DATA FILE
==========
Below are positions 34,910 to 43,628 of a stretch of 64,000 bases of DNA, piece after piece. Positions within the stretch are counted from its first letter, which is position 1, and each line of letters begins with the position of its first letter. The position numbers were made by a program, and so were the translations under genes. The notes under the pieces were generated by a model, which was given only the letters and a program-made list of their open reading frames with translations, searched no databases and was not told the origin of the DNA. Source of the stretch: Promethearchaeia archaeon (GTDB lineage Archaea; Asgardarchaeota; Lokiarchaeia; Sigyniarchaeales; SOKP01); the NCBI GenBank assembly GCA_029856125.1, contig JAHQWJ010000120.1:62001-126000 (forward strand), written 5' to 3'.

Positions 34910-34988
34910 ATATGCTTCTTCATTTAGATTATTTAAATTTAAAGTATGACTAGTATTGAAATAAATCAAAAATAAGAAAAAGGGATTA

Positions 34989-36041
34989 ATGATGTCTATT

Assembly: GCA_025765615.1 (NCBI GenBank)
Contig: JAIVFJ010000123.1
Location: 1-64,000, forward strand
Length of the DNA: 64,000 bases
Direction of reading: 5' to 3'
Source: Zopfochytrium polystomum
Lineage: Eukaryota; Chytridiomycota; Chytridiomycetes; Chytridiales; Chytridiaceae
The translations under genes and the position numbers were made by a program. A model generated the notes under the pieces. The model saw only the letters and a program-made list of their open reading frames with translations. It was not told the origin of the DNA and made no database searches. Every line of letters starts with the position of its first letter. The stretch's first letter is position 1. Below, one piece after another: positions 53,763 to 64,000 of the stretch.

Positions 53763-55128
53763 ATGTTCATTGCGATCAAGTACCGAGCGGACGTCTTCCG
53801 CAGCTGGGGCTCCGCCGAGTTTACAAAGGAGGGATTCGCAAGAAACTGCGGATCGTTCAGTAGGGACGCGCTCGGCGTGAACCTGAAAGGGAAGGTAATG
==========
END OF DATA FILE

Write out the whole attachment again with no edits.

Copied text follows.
Below are positions 34,910 to 43,628 of a stretch of 64,000 bases of DNA, piece after piece. Positions within the stretch are counted from its first letter, which is position 1, and each line of letters begins with the position of its first letter. The position numbers were made by a program, and so were the translations under genes. The notes under the pieces were generated by a model, which was given only the letters and a program-made list of their open reading frames with translations, searched no databases and was not told the origin of the DNA. Source of the stretch: Promethearchaeia archaeon (GTDB lineage Archaea; Asgardarchaeota; Lokiarchaeia; Sigyniarchaeales; SOKP01); the NCBI GenBank assembly GCA_029856125.1, contig JAHQWJ010000120.1:62001-126000 (forward strand), written 5' to 3'.

Positions 34910-34988
34910 ATATGCTTCTTCATTTAGATTATTTAAATTTAAAGTATGACTAGTATTGAAATAAATCAAAAATAAGAAAAAGGGATTA

Positions 34989-36041
34989 ATGATGTCTATT

Assembly: GCA_025765615.1 (NCBI GenBank)
Contig: JAIVFJ010000123.1
Location: 1-64,000, forward strand
Length of the DNA: 64,000 bases
Direction of reading: 5' to 3'
Source: Zopfochytrium polystomum
Lineage: Eukaryota; Chytridiomycota; Chytridiomycetes; Chytridiales; Chytridiaceae
The translations under genes and the position numbers were made by a program. A model generated the notes under the pieces. The model saw only the letters and a program-made list of their open reading frames with translations. It was not told the origin of the DNA and made no database searches. Every line of letters starts with the position of its first letter. The stretch's first letter is position 1. Below, one piece after another: positions 53,763 to 64,000 of the stretch.

Positions 53763-55128
53763 ATGTTCATTGCGATCAAGTACCGAGCGGACGTCTTCCG
53801 CAGCTGGGGCTCCGCCGAGTTTACAAAGGAGGGATTCGCAAGAAACTGCGGATCGTTCAGTAGGGACGCGCTCGGCGTGAACCTGAAAGGGAAGGTAATG